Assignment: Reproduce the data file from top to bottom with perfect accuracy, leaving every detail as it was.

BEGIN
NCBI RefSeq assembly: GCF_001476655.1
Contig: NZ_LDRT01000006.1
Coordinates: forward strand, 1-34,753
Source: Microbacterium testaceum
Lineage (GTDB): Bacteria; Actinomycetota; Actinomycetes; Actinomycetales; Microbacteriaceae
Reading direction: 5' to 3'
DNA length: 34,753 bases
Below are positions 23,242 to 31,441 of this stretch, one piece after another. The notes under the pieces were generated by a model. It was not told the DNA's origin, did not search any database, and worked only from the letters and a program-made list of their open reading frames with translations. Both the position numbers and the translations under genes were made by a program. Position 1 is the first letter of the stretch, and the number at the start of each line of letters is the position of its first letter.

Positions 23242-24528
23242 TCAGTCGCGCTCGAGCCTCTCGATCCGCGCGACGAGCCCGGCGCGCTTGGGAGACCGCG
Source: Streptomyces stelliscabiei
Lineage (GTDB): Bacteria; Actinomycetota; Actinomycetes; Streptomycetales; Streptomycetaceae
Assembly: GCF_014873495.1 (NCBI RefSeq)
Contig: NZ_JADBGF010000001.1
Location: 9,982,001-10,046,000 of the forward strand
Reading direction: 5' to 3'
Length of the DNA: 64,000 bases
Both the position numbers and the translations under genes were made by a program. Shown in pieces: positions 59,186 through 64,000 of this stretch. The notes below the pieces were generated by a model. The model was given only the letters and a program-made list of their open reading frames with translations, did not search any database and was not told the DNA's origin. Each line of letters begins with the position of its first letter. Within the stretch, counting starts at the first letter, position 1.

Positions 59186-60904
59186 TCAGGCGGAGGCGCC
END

NCBI RefSeq assembly: GCF_001476655.1
Contig: NZ_LDRT01000006.1
Coordinates: forward strand, 1-34,753
Source: Microbacterium testaceum
Lineage (GTDB): Bacteria; Actinomycetota; Actinomycetes; Actinomycetales; Microbacteriaceae
Reading direction: 5' to 3'
DNA length: 34,753 bases
Below are positions 23,242 to 31,441 of this stretch, one piece after another. The notes under the pieces were generated by a model. It was not told the DNA's origin, did not search any database, and worked only from the letters and a program-made list of their open reading frames with translations. Both the position numbers and the translations under genes were made by a program. Position 1 is the first letter of the stretch, and the number at the start of each line of letters is the position of its first letter.

Positions 23242-24528
23242 TCAGTCGCGCTCGAGCCTCTCGATCCGCGCGACGAGCCCGGCGCGCTTGGGAGACCGCG
Source: Streptomyces stelliscabiei
Lineage (GTDB): Bacteria; Actinomycetota; Actinomycetes; Streptomycetales; Streptomycetaceae
Assembly: GCF_014873495.1 (NCBI RefSeq)
Contig: NZ_JADBGF010000001.1
Location: 9,982,001-10,046,000 of the forward strand
Reading direction: 5' to 3'
Length of the DNA: 64,000 bases
Both the position numbers and the translations under genes were made by a program. Shown in pieces: positions 59,186 through 64,000 of this stretch. The notes below the pieces were generated by a model. The model was given only the letters and a program-made list of their open reading frames with translations, did not search any database and was not told the DNA's origin. Each line of letters begins with the position of its first letter. Within the stretch, counting starts at the first letter, position 1.

Positions 59186-60904
59186 TCAGGCGGAGGCGCC